Science book prize shortlist and a review

Great to record that the Rough Guide to the Future has now made the shortlist for the Science Book Prize. (Details here). That’s good because 7 other titles fell away from the long list, so it’s pleasing to make the grade – and bragging rights extend for a few weeks as the winner is not revealed until Nov 17th. There will also be a jolly evening at the RS to applaud the winner (I’m putting my money on Alex Bellos) and there’s even a decent cheque.

And while recording nice things, here’s a link to my favourite review of the book so far – a generous (in both senses) and thoughtful reading of the tome. It’s by Tim Jones, a science communicator who you can follow on twitter as @phsyicus, and obviously a man of excellent taste and judgement…

ADD: come to think of it, I’ve been compiling nice things people have said to decorate a new book proposal, so here’s the full set of (carefully selected) comments I have found so far…

“A thought-provoking and refreshingly optimistic view of the future across the whole range of the sciences, with a highly original style of brief and multi-focused presentations, that sets it apart from conventional scientific writing.“ Judges’ comment, Royal Society Book Prize shortlist.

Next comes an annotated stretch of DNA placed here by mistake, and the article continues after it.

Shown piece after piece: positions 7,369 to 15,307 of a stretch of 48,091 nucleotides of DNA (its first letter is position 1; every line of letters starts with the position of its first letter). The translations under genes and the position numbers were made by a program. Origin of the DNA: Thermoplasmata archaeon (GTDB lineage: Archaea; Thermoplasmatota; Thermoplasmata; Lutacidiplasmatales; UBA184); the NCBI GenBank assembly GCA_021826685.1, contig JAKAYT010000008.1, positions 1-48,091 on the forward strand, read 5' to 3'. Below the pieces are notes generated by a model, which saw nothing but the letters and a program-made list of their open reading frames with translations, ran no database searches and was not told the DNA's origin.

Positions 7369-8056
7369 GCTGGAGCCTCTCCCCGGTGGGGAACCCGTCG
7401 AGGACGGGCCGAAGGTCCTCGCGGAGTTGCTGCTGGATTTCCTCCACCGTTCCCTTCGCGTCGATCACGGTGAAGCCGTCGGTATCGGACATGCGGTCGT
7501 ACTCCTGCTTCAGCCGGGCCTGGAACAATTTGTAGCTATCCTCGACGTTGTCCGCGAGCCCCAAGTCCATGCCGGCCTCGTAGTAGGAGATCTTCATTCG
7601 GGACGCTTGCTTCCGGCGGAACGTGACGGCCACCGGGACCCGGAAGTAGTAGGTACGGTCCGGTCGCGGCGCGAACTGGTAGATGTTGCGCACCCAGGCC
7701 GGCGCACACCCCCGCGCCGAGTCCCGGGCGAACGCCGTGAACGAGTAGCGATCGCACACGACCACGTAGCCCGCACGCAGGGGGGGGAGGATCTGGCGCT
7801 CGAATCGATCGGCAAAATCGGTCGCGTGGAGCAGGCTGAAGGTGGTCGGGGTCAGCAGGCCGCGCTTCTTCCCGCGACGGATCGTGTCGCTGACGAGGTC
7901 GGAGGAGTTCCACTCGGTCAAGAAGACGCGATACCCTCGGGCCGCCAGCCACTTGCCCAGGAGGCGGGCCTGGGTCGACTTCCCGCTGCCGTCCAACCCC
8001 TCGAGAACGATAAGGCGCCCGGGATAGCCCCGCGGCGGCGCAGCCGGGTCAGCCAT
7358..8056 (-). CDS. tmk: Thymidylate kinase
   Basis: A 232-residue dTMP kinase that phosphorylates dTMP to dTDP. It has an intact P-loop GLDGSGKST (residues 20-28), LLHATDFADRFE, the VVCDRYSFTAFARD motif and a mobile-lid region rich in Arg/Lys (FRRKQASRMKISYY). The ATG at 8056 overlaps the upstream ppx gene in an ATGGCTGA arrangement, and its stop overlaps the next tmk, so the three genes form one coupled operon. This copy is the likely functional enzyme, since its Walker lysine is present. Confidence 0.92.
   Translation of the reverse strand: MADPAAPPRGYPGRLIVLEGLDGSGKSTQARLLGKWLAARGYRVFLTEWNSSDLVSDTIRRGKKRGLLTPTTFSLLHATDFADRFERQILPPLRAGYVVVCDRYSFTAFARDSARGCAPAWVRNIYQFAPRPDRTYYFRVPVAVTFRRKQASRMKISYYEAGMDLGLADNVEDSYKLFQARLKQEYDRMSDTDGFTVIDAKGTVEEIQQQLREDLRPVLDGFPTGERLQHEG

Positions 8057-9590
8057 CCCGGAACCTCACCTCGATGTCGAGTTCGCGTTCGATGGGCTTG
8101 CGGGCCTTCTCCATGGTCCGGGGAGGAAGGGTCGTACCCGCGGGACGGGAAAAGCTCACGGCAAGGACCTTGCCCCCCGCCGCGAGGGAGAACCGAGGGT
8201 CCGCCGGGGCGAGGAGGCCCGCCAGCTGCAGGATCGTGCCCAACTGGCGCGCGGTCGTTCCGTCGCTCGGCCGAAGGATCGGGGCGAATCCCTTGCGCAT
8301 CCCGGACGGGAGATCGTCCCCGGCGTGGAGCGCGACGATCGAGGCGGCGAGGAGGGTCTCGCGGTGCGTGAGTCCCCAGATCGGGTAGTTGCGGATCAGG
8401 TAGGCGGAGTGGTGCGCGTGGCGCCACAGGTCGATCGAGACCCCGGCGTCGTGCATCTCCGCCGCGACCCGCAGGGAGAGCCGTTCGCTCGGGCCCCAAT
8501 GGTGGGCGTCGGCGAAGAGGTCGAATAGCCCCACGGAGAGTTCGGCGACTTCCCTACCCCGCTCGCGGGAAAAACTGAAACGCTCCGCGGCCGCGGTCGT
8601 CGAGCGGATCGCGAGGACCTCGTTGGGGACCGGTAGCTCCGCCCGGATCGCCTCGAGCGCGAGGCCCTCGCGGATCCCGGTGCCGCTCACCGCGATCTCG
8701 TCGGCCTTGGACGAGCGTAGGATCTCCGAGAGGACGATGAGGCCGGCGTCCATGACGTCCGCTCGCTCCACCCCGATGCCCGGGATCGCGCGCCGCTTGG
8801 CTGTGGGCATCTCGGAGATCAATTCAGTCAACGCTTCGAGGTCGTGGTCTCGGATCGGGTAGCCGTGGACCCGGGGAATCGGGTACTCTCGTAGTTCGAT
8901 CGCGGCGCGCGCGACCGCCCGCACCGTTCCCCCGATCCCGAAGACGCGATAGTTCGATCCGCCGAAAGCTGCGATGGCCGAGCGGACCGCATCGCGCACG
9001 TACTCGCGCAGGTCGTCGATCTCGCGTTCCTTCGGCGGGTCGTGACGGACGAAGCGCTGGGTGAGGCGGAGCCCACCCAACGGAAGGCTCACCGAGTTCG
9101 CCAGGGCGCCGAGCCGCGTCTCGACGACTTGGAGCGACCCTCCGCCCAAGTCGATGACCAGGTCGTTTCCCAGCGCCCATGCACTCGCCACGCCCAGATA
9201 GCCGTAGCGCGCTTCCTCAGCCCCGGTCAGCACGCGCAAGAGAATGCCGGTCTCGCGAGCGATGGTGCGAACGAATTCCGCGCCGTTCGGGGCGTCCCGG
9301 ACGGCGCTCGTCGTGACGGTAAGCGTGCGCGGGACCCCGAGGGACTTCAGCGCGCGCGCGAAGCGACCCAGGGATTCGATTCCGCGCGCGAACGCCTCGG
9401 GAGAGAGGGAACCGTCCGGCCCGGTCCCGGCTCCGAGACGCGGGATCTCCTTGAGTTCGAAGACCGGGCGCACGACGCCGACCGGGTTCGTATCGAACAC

“Reading this book will definitely make you feel smarter and give you a good basic grounding on the issues that will confront humanity in the decades ahead.” (from Library Thing)

“Turney has clearly done his homework and deftly uses quotes, facts and asides to enliven the text” New Scientist

“as comprehensive an analysis of forecast data and topical opinion that you’re likely to find, and one I heartily recommend.” Communicatescience.com/

“really very good”. Alex Evans, www.globaldashboard.org/

“Erudite, pithy, and frequently funny. A tour de force.” Five star review on Amazon UK

“Jon Turney’s writing … is great, wonderfully readable and well crafted” www.popularscience.co.uk/

 

 “As a general introduction to thinking about the future—one which treats the domain of inquiry as a series of specific dimensions of the future, such as energy, population, food supply, water, health, and ecology/biodiversity—Turneyʼs book is the best I have ever encountered.” Centerforfutureconsciousness.com/

 “an excellent, compelling, accessible overview of futurology that rewards both skimming and deeper reading. Gathering together ideas from many disciplines and opinions from diverse perspectives, he offers a moderate, believable, but still thrilling exploration of what lies ahead.” Mike Treder, Institute for Ethics and Emerging Technologies.

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